Showing Collections: 11 - 20 of 20
José Robles Pazos was a Spanish academic and left-wing activist who was born in 1897 and died in 1937. The collection includes administrative records concerning José Robles Pazos' career at Johns Hopkins University, and a letter from Michael Gold. The date ranges from approximately 1920-1930.
An archive of letters, notes, documents, research papers, and ephemera handwritten by or to noted Black American activist, educator, and performance artist, Manet Harrison Fowler spanning 1933-1973.
Owen Martin Phillips (1930-2010) was a Johns Hopkins University professor of Geophysics. This collection consists of the personal and professional papers of Professor Owen M. Phillips, which date from approximately the 1940s-1990s. This collection has not been processed.
The papers of Johns Hopkins University biology professor Robert Ballentine document much of his research and teaching and span the years 1942 to 1993.
Robert Forster was a professor in the Johns Hopkins History Department for almost 50 years, where he became renowned for his work on the history of early modern France. These are the professional papers of Forster dating from 1946-2003, including, but not limited to, research notes, typed drafts of his writings, correspondence, and teaching materials.
Sidney Wilfred Mintz (1922-2015) was an anthropologist best known for his studies of the Caribbean, creolization, and the anthropology of food. The collection spans the years 1950 to 2005, and consists of correspondence, lecture notes, course files, administrative records, talks, manuscript edits, and research files.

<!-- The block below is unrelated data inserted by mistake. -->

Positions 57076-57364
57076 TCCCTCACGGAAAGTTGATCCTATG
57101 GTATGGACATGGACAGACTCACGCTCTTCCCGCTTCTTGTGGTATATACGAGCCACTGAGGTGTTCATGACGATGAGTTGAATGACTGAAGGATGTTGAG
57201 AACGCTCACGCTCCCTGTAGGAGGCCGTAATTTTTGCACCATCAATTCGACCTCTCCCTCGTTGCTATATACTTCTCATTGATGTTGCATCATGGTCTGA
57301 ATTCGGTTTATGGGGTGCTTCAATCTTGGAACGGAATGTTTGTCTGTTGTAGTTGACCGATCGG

The collection includes the papers of John Barth (born 1930), American novelist and short-story writer, who is best-known for his contributions to postmodern literature. The collection spans the years 1930 to 2014 and consists of manuscripts, typescripts, and galley proofs of Barth’s writings; correspondence; reviews; and other professional papers.
Vernon L. Lidtke (born 1930) was a Johns Hopkins professor of History. Collection consists of material dating from 1948 to 2005, including correspondence (which makes up the bulk of the collection), criticism, and files related to professional speeches and publications.
The Johns Hopkins Center for Italian Studies at Villa Spelman was established in the early 1970s in accordance with the bequest of Leolyn and Timothy Mather Spelman. The property was sold by the university in September 2008. This collection consists of records of the Villa Spelman from 1961 to 2006; the bulk of the material dates from 1980 to 2000.